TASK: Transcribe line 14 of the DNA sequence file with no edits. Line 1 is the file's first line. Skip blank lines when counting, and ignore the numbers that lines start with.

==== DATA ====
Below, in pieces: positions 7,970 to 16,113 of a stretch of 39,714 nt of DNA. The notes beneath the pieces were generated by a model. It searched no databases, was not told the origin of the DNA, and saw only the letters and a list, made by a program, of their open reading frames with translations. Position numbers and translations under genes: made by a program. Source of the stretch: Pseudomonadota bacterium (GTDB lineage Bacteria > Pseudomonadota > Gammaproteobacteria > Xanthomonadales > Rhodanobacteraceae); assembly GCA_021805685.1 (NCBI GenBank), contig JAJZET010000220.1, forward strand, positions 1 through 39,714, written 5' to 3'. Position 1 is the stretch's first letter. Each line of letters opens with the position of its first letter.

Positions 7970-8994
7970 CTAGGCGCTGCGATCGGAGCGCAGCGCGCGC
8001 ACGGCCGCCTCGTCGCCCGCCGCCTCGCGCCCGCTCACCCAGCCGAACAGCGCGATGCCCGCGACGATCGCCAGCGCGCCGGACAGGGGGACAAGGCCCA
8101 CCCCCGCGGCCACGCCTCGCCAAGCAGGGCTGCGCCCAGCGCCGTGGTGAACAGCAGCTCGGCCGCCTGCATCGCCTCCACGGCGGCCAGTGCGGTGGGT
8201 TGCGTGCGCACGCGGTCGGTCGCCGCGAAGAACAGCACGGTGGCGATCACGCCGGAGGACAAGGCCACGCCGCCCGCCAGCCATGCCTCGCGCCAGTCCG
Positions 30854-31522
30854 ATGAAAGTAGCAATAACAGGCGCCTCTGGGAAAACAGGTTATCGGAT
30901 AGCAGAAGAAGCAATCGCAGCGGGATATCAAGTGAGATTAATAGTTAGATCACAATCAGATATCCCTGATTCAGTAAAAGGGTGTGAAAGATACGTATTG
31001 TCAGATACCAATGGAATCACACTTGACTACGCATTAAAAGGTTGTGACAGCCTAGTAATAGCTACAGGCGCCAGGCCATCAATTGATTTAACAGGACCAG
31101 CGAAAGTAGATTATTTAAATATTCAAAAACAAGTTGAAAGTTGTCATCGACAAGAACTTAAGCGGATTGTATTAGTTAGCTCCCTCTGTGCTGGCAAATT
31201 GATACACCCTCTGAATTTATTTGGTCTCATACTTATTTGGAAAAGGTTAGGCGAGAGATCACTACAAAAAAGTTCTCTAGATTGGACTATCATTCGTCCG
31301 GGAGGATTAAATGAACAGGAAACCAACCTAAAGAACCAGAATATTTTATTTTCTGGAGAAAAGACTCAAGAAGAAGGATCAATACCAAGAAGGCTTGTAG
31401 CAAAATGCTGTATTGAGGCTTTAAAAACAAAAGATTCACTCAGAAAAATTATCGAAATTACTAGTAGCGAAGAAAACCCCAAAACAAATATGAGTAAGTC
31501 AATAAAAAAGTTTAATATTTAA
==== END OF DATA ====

31401 CAAAATGCTGTATTGAGGCTTTAAAAACAAAAGATTCACTCAGAAAAATTATCGAAATTACTAGTAGCGAAGAAAACCCCAAAACAAATATGAGTAAGTC